It was four summers ago, on a balmy Parisian day that Garbine Muguruza announced her arrival at the big stage. As she pelted her way past a shell-shocked Serena Williams in the second round of the 2014 French Open, her thundering backhand sent waves of fear across the tennis world.
Muguruza’s arrival to the grand stage caused a minor diplomatic kerfuffle between Venezuela, where she was born and Spain, the country she adopted. It took her a long time to decide, but eventually, the young woman opted to play with the Spanish flag to her name.
It was only a matter of time before Muguruza made the most of her versatility – winning the French Open in 2016 while avenging a painstaking loss to Serena in the Wimbledon finals a year earlier.
Muguruza doubled her delight when she defeated Venus Williams to win Wimbledon last year, becoming World No.1 in the process. The 24-year-old believes that her major success deserves an asterisk for getting past the Williamses on both occasions.
As she returns to the site of her crowning moment in tennis, Muguruza carries the weight of a failed title defense in Paris last year and a disappointing defeat to Barbora Strycova in Birmingham this week.
Muguruza insists though that she has learnt her lessons from her fourth-round loss during the French Open title defense in 2017. "I'm completely different now. Before I was thinking a lot about the tournament and now I don’t even think about it,” said the Spaniard. “I know it will naturally come, and there’s no reason to worry today.”
An early defeat in Birmingham has left Muguruza with additional time to prepare for defending her title at Wimbledon. Incidentally, the loss to Strycova could be a good omen. In Eastbourne last year, Muguruza lost 6-1 6-0 to the Czech player, before going on to win Wimbledon.
While the French Open was a dream come true for the Spaniard, winning Wimbledon established her credentials as an all-court champion with the game to match up with the very best. Her ascent to the top ranking on the strength of her showing in London helped ice the cake for Muguruza.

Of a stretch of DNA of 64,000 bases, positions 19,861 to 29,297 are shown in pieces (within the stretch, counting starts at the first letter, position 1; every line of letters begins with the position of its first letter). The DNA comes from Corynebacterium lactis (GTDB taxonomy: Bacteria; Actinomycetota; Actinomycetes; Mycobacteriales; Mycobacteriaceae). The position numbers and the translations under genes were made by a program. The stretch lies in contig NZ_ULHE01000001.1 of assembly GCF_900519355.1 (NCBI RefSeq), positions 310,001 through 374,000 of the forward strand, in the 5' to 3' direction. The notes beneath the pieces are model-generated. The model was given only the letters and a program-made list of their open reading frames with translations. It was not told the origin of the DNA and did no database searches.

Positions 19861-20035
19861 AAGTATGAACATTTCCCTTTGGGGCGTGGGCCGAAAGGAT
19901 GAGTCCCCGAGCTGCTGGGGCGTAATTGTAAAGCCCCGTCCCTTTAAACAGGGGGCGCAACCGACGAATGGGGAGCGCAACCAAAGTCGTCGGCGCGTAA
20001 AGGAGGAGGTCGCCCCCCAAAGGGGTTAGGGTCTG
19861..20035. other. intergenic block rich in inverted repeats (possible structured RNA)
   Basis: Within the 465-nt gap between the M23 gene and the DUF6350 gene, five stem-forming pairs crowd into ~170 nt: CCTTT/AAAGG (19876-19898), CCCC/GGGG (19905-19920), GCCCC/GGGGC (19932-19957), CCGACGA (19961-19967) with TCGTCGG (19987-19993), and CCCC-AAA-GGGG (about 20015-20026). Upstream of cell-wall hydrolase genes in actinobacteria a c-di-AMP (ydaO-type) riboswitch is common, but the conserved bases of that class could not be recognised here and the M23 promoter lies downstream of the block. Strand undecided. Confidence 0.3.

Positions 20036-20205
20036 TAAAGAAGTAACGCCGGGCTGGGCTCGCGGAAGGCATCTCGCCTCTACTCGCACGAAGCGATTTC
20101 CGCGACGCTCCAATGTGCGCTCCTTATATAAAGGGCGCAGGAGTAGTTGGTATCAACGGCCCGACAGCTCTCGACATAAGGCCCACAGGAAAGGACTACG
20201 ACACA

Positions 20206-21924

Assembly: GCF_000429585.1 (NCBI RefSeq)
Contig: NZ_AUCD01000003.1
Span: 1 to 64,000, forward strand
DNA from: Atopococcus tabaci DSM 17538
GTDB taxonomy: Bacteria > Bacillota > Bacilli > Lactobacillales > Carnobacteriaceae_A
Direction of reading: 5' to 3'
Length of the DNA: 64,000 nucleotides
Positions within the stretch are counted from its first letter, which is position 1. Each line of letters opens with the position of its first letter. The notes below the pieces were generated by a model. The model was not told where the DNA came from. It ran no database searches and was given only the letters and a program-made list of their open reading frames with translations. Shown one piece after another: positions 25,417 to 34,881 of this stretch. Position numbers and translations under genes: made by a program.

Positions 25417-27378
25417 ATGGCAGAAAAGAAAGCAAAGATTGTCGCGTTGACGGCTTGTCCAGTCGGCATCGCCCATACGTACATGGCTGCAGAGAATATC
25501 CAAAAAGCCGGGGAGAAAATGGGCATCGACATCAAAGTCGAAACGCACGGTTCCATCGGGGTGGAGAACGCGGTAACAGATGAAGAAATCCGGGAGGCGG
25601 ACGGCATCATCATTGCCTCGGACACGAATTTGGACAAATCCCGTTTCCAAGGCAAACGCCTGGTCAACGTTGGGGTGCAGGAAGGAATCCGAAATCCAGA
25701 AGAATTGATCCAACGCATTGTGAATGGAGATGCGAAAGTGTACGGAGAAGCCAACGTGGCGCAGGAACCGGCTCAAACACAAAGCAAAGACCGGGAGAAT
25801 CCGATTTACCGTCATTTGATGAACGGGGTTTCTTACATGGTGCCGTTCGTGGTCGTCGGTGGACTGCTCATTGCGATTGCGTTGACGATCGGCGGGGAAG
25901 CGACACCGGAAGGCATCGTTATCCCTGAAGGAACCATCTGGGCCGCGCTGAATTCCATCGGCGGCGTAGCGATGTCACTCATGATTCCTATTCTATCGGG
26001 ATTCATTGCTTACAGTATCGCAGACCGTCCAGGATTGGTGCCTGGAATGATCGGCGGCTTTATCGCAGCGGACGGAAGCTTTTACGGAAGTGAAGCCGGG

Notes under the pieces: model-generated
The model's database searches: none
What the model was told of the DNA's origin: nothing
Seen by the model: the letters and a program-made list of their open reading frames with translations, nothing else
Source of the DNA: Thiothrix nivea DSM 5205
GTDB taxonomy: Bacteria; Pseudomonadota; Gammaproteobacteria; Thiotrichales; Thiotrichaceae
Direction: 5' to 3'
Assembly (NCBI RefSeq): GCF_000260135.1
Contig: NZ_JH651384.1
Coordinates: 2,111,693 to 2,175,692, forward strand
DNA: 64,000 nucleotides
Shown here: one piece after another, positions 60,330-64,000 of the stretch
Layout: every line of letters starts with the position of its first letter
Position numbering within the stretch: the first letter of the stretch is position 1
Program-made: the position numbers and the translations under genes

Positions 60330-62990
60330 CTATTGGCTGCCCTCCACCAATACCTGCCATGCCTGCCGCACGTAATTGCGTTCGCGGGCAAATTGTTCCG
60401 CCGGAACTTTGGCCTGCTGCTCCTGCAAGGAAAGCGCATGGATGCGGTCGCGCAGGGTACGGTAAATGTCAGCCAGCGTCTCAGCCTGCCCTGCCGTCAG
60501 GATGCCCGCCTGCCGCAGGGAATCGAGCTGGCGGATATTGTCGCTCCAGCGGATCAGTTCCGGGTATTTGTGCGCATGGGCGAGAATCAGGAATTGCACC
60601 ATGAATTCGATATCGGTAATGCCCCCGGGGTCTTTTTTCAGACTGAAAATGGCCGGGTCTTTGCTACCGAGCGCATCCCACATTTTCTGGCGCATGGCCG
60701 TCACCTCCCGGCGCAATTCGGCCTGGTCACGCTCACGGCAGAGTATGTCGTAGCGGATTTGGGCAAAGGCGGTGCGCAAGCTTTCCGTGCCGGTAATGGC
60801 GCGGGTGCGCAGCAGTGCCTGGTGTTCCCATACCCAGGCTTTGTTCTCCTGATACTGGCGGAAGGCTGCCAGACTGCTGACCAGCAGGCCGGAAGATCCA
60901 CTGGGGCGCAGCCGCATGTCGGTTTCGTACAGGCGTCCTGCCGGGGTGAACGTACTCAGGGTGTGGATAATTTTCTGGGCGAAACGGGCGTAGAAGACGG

But success hasn’t come without its share of pain.
Only 24, Muguruza has often faced criticism for lacking in physical consistency, often afflicted by injury and flagging stamina.
A suspect mind, especially in long matches and a fragile body have accounted for an inconsistent career for Muguruza. Since her first victory in Hobart four years ago, the World No 3 has managed to add just five more titles to her collection, including the two majors.
A good performance in Wimbledon can go a long way toward enhancing her confidence and building upon it as she looks to strengthen her mind and body for the middle phase of her career.
"I believe I can win the trophy again," said Muguruza, as she prepared for another go on her least favourite surface.
"The tricky part is adapting the body and movement. Other surfaces are more comfortable for the body," explained Muguruza. "You have to run in a certain way. The ball bounces less, the balls are heavier, the court is faster. But I think my movement and physical capacity and strength, all have improved a lot."
Muguruza has a dependable first serve, and her experience at the net could come in handy. She can shorten points and work the angles using her height and reach to work her way past opponents from the forecourt.
The backhand is one of her best weapons. She uses it to lethal effect off the ground and while returning serve. It is a significant factor in her success at Wimbledon.
The mental side of her game is an obvious candidate for discussion. While she is a great front-runner, Muguruza is prone to negativity and shaky tennis when her back is against the wall.
Her physical conditioning and stamina have been a source of agony for Muguruza, often frustrated by her inconsistent performances.
Muguruza has a 25-13 record on grass, with her best results coming in 2017, when she was 10-2 through the grass-court swing. The Spaniard is 16-5 at Wimbledon, with an appearance in the finals of 2015 and the title run last year her best results.
Serena is still working her way back from maternity, and Maria Sharapova is far from her best. While they remain threats, Petra Kvitova, Angelique Kerber, Sloane Stephens and Simona Halep could be the other women looking to usurp the queen from her perch at SW19.
Updated Date: Jun 27, 2018 12:37 PM